RCP (Less more than) program written for Anita Munnelly
This programme was used to examine problem-solving abilities in adults. The computer-based task was designed to be reflective of the activities (e.g., reading and writing) that individuals engage in on a day-to-day basis. Participants were required to learn the comparative relation (e.g., more-than/less-than) between a number of relations presented onscreen. In the upper portion of the screen, participants were required to engage in a “sentence-like” completion task (from left-to-right), by placing the images from the bottom of the screen into the blank yellow squares in the top portion of the screen. The first phase of the experiment involved images that were physically similar (e.g., one and two basketballs). During later stages, the images changed, and consisted of abstract (arbitrary) visual images, that were not physically similar. Feedback (e.g., “Correct!” and “Wrong”) was presented onscreen during training, but was omitted during test phases. In addition, during all training and test phases, a task feedback thermometer was displayed in the centre of the right-hand side of the computer screen. The purpose of this was to provide participants with information regarding the number of trials in a particular phase, and the thermometer incremented following each response. The programme was used with the standard mouse and keyboard response systems, and also with a touch-screen monitor.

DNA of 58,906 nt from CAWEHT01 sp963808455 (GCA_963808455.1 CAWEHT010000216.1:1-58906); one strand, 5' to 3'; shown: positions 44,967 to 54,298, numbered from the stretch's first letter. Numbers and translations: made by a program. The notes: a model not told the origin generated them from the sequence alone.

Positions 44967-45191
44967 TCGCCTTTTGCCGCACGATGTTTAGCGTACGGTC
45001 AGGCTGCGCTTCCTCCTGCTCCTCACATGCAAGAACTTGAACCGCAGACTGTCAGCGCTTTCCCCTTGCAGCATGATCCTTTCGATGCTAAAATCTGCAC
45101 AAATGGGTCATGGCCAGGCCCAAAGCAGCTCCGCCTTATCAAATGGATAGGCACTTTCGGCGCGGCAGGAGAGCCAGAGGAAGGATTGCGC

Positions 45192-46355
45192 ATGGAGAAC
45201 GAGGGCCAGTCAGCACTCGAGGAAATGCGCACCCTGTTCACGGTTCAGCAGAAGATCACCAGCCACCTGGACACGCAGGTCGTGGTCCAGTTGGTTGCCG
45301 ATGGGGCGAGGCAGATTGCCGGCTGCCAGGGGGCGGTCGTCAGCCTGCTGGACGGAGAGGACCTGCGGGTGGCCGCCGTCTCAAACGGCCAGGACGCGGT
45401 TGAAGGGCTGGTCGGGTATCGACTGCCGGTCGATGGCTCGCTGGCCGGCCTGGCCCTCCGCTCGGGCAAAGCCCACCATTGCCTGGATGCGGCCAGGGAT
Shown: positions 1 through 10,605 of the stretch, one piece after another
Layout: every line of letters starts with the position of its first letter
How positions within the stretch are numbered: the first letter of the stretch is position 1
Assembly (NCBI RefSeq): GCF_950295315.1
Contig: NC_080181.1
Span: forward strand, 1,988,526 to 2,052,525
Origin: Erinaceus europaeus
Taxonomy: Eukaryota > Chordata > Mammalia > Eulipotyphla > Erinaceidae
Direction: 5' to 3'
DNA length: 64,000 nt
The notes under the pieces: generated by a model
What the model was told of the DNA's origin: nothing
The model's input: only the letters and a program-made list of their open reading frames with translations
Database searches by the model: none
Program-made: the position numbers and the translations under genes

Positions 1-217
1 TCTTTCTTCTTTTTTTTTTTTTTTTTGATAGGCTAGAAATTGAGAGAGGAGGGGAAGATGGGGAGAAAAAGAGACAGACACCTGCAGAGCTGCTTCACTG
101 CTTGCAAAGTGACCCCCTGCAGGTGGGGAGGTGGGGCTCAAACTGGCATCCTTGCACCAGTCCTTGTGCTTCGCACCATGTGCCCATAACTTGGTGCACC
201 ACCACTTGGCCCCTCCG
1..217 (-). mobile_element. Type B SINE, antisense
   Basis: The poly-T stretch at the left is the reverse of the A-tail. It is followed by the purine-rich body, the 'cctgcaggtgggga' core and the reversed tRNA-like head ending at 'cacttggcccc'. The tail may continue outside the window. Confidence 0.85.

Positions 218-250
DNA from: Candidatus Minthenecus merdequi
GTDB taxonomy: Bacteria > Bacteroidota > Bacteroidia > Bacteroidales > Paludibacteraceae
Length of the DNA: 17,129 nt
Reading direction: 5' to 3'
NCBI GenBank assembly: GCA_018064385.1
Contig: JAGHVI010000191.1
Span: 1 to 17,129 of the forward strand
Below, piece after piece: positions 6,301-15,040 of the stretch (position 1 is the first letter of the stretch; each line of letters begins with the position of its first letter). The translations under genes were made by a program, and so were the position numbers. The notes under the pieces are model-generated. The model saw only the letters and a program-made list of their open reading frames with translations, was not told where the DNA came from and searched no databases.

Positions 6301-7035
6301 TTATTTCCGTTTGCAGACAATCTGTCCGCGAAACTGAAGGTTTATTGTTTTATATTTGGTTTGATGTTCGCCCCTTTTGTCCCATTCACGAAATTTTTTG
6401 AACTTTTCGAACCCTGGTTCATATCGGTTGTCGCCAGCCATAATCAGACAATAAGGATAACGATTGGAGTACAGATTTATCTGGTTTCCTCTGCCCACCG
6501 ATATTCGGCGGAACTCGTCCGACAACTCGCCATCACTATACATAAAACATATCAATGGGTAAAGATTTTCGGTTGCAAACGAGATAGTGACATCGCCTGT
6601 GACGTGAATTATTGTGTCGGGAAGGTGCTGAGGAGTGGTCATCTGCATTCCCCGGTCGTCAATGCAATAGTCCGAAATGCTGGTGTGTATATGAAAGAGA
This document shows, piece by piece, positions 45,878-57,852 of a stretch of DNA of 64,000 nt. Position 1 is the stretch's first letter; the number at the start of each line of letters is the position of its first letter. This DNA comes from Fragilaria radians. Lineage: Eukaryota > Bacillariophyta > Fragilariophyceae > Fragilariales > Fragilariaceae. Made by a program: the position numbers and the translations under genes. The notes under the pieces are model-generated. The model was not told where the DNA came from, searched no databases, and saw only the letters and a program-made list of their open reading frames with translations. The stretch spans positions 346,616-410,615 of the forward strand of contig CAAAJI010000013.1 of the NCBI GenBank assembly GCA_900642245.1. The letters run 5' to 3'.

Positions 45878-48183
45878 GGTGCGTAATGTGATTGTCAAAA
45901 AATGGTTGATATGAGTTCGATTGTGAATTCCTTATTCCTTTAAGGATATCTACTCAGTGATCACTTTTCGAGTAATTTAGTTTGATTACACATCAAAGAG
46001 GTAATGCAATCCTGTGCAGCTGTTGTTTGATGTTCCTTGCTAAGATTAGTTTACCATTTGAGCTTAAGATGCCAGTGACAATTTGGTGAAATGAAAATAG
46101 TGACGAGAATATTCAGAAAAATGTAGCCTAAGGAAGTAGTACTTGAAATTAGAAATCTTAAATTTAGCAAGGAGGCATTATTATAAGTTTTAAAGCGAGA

Spatial Relations program written for Richard May
Relational Frame Theory (RFT) is a behavioural account of language and cognition (Hayes, Barnes-Holmes, & Roche, 2001). At the heart of RFT is the proposal that learning to derive relationships between the objects and events is key in language development. This series of studies represents the first experimental analysis of relational framing involving spatial relations. The aim of this experimental work is it to develop a procedure which both trains and tests for the emergence of spatial relational framing. Relational framing interventions may have particular utility in clinical and educational settings. Two recent example of the application of relational learning interventions based on RFT, include teaching perspective taking skills to children diagnosed with autism (McHugh, Barnes-Holmes & Barnes-Holmes, 2009), and raising I.Q scores in children with special educational needs (Cassidy, Roche & Hayes, 2011).
Slot Machine program written for Alice Hoon
The program was designed to test the phenomenon of the "near-miss". A near-miss occurs when two out of three matching symbols appear on the payout line of a slot machine and gamblers often rate these outcomes as being "closer" to a win, even though it is technically a loss. In this program, participants are presented with combinations of wins, near-misses and total losses and following every ten trials are asked to rate how close each of these outcomes are to a win.

Content last updated: 16/09/2016
Written and Maintained by Gary Freegard